Commercial real estate property owners are finding ways in which they can raise their property value and profitability. You don’t need to have a Class A property in order to increase a property’s potential profitability.
One of the simplest ways to add value to a property is to make small improvements that make the building more appealing to tenants, but these don’t have to cost an arm and a leg.
These improvements can fall into one of two categories: 1) Leasehold or 2) Building Improvements. Leasehold improvements include benefits for the tenant, whereas Building Improvements include benefits that you do for the building.
The difference between the two is significant with regards to one very important factor: Taxes. That’s why it’s critical that you understand exactly what a leasehold improvement is before you try and claim it on your next income tax form. Both improvements are managed differently by the Internal Revenue Code.
Leasehold improvements are improvements made exclusively to meet the needs of a particular tenant.
The most common example are build-outs completed when a new tenant moves into a new office or retail property. Historically the definition of a leasehold improvement changes frequently, and the IRS has changed the rules on what a leasehold improvement is five times from 2001 to 2015.
Right now the IRS uses three rules to determine whether or not an improvement falls under the umbrella of a leasehold improvement.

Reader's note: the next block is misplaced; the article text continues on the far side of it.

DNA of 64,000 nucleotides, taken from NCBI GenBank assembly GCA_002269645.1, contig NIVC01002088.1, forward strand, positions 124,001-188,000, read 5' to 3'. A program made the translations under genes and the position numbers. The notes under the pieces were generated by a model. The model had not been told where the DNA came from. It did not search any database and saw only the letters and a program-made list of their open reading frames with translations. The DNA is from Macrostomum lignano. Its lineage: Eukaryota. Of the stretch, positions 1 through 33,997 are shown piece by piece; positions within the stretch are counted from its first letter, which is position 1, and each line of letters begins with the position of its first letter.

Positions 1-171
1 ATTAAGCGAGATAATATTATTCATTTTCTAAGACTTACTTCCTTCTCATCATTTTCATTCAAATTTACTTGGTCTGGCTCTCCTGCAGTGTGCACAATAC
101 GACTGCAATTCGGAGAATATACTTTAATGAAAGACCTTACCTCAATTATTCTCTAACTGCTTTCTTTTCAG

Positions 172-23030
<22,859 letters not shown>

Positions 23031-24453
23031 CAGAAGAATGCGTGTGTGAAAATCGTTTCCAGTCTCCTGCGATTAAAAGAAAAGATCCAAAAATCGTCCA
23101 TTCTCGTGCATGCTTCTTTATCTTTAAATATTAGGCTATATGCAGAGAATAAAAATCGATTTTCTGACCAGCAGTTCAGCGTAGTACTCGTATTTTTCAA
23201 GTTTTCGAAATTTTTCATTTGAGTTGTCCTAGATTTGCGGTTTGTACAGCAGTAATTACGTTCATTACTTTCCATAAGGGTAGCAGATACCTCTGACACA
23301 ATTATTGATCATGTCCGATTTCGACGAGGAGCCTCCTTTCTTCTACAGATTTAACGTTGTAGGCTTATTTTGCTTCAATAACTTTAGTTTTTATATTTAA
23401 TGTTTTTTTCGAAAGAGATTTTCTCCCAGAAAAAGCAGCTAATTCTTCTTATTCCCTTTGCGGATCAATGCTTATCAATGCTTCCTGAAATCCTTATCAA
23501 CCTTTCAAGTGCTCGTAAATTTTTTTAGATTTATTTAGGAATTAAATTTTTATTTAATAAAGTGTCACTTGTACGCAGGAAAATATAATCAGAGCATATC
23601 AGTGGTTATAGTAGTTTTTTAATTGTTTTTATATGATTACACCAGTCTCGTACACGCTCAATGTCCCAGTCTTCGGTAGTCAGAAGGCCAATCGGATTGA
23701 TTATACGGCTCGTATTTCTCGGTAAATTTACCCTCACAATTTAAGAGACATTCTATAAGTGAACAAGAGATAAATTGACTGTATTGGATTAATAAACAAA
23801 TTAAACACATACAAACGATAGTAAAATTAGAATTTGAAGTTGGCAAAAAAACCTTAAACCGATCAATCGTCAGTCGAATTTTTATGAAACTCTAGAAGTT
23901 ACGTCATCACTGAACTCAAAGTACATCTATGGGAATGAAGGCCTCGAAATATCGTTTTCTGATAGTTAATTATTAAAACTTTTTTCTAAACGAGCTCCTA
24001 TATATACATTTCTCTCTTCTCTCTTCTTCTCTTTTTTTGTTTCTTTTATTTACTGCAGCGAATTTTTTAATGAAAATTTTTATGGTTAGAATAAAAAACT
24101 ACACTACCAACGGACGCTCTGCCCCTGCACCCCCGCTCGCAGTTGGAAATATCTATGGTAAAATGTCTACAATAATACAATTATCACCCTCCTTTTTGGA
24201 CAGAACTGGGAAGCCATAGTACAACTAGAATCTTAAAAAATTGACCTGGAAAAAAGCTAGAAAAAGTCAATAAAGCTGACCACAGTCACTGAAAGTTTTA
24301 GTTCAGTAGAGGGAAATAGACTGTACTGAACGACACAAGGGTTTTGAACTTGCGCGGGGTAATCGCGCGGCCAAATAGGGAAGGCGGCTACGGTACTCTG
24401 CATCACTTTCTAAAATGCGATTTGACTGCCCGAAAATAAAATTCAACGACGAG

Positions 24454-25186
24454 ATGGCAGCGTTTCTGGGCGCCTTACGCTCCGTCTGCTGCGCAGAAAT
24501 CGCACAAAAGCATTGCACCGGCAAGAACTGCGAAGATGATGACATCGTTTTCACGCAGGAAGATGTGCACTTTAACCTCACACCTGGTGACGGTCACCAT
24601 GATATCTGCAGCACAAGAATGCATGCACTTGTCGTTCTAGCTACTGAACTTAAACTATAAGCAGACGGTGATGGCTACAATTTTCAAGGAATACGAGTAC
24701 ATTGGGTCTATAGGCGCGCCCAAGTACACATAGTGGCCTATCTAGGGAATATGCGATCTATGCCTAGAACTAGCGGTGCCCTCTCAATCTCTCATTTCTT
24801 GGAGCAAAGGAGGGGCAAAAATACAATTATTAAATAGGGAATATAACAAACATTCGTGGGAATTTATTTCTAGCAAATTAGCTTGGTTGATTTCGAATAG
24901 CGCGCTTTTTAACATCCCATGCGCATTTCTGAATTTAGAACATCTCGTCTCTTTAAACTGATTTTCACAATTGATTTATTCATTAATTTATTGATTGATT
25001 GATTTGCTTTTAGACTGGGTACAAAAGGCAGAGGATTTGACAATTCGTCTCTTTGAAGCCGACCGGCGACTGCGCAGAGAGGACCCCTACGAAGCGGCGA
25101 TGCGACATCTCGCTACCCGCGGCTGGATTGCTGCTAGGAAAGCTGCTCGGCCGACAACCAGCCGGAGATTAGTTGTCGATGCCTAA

- First, the improvement cannot be done by anyone other than the tenant or the landlord.
- Second, the improvement must not be done to any common areas, and cannot affect any other tenant’s space. It also can’t change the structure of the actual building in any way.
- Third, the investment property has to have been in use for a minimum of three years.
Aside from the benefit gained by attracting quality tenants and the resultant increase in cash flow, leasehold improvements can be depreciated over 15 years. This means that if you spent $50,000 for a tenant buildout, you can claim $3,333 each year for the next 15 years.
The cost of leasehold improvements can be depreciated over 15 years. The rule regarding leasehold improvements can be quite complicated and dynamic. We would suggest that you consult with your accountant about the current state of law.
Inexpensive Building Improvements
Building improvements may not be able to be depreciated, but they still affect your bottom line. These small changes can transform a property from nondescript to memorable…